Kenya is currently at the tail end of their main crop. They are set to have four auctions in May, followed by a short break and then more auctions for the fly crop in June. The fly crop is projected to be between 10,000 MT and 12,000 MT. A substantial improvement on the 2020 crop which only produced 8,000 MT. Weather conditions have been favourable and forecasts call for further rain in the Central and Rift Valley regions, good for development of the upcoming main crop, but it is still too far away to talk of any meaningful crop projection.

On average the main grades priced at $6 per kg for the during the March auctions, which was considered excellent by many exporters. This gives renewed backing to the Coffee Revitalization Program where the Kenyan government are looking to source $11.6 million to refurbish the sector as a whole. According to the Agriculture Minister the investment would be used to purchase fermentation tanks, drying beds, weighing scales and modern pulping machines in an effort to modernize and improve the efficiency of Cooperatives and exporters.

One of the areas of impacted by Covid-19 has been the slowing of operations at ports on the East coast of Africa. Booking container space on vessels has become a challenge, with some delays being up to a month. Of course, the upset in the Suez Canal will not have helped this. Other than that, operations are continuing apace despite the Covid-19 virus numbers continuing to increase while the vaccine rollout is underway.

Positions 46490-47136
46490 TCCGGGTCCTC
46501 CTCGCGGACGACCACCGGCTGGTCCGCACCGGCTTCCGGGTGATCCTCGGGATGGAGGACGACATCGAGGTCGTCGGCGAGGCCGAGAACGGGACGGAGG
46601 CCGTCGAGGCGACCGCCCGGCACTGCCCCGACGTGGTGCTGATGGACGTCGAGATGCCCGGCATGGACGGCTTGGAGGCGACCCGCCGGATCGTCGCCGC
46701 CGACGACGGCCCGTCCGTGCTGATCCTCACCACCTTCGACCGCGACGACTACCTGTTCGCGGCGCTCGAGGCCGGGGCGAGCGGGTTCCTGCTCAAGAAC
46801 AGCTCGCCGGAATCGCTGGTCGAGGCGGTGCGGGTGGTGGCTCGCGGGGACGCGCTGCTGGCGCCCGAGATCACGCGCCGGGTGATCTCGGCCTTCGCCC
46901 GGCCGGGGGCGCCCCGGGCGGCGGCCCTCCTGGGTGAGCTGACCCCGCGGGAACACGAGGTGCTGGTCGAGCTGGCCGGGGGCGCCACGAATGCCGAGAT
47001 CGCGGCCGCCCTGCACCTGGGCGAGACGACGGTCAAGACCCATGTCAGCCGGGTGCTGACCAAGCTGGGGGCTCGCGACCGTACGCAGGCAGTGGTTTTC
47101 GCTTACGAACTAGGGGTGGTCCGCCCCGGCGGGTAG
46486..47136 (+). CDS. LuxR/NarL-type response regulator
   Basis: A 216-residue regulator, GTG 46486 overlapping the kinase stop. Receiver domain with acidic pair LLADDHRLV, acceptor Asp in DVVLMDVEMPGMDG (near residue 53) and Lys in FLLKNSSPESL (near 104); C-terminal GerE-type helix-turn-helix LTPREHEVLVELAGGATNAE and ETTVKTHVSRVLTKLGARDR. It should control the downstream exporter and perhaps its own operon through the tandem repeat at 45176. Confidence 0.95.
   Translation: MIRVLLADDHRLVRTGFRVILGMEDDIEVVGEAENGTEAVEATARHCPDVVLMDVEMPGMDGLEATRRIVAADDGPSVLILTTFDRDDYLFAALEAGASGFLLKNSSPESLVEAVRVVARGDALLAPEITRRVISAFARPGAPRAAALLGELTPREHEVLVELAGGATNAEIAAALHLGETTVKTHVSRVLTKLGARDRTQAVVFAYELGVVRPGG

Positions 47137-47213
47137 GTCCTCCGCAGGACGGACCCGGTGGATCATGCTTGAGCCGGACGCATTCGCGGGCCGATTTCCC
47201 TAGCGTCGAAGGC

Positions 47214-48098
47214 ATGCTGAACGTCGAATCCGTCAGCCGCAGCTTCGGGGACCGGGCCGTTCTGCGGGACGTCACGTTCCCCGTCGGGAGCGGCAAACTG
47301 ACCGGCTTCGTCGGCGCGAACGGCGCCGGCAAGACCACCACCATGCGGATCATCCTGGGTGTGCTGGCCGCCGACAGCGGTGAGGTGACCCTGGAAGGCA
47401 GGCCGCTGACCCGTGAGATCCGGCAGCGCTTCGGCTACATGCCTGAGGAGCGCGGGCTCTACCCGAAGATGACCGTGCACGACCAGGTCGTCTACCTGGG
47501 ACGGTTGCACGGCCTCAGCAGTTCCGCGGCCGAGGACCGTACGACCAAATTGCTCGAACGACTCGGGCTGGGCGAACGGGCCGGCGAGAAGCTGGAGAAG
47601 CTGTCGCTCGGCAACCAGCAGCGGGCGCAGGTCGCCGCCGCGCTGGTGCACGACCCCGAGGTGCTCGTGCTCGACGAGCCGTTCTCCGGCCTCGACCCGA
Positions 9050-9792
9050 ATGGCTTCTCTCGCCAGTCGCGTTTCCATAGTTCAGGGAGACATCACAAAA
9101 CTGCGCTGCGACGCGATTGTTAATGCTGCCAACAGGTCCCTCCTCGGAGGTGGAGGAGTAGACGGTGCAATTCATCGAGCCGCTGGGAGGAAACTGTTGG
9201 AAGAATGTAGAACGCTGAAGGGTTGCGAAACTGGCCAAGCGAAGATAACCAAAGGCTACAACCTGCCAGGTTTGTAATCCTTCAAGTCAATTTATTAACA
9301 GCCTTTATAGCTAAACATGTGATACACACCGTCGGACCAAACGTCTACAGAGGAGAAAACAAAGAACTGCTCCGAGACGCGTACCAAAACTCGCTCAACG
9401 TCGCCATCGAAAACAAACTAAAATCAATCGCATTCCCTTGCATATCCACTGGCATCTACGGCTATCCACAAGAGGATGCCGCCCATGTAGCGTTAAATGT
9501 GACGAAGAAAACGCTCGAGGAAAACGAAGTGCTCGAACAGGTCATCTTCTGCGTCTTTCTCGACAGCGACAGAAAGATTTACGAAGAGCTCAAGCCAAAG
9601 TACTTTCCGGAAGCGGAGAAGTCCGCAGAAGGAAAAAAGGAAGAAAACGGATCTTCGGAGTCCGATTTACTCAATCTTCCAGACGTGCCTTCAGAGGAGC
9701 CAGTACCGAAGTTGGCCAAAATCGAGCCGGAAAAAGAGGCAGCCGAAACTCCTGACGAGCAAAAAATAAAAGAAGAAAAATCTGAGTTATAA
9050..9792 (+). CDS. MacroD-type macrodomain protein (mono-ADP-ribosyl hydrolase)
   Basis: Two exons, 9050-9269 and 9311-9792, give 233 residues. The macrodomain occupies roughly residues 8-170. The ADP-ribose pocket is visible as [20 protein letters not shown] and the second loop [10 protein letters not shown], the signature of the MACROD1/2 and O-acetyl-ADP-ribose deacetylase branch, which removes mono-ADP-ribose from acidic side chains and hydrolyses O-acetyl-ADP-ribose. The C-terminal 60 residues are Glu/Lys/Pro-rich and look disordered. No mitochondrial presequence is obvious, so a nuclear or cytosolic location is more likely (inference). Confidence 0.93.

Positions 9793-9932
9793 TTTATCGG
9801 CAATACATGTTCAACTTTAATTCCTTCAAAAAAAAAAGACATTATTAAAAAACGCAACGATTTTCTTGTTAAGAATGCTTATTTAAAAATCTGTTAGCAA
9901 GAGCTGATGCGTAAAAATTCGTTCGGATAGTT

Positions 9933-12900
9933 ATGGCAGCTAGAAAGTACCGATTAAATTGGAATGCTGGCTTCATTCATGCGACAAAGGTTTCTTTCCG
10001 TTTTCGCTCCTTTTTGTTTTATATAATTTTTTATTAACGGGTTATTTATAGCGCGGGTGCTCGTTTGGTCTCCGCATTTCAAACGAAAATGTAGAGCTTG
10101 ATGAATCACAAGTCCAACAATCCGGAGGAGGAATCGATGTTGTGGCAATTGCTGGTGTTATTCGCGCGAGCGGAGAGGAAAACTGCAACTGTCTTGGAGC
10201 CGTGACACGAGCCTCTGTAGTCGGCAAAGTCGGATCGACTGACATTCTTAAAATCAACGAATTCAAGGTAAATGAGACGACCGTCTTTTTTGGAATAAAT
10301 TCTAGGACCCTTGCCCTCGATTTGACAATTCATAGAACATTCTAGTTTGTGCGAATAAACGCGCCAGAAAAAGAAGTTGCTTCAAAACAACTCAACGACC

Costa Rica

Costa Rica is running about four weeks behind its usual harvest cycle due to the hurricanes at the tail end of 2020. That being said, 95% of the harvest has already been reported to ICAFE, Costa Rica’s governing coffee body. Currently volume stands at 9.2% down on the 2019/20 crop year. The total expected volume for this harvest is 1.8 million fanegas (46 kgs). Lower than the previous year of 1.92 million fanegas but up on the year before; 1.65 million fanegas.

Worries that Covid-19 would impact the harvest were put to rest as social distancing measures enabled pickers and processers to proceed largely unimpeded. The number of cases has dropped considerably, and it’s felt that the country is slowly returning to normal. The country has also embarked on its vaccination program with over a quarter of million doses applied, representing nearly 5% of the country. Costa Rica aims to vaccinate 80% of its adult population by the end of 2021.

Concerns about European demand remain a central issue for the market, due to the increase in Covid-19 cases and several countries suspending the use of the AstraZeneca vaccine. However, US green coffee stocks fell by 52,600 bags during February and ended the month at 5.7 million bags, representing a seventh monthly decline in the last 8 months, as they have fallen to their lowest levels since the end 2015. Demand from North America has held up better than Europe during the pandemic, and both regions should benefit as COVID restrictions are relaxed. Costa Rican coffee exports fell 21.5% (77,693 down from 99, 016 bags) in February compared to the same month of the previous harvest, due to the advance of shipments at the end of last year.

Our thanks to Hernan Vergara S, Jay Sondhi, and Fabian Calderon for their input this month.  

April Origin Focus 2021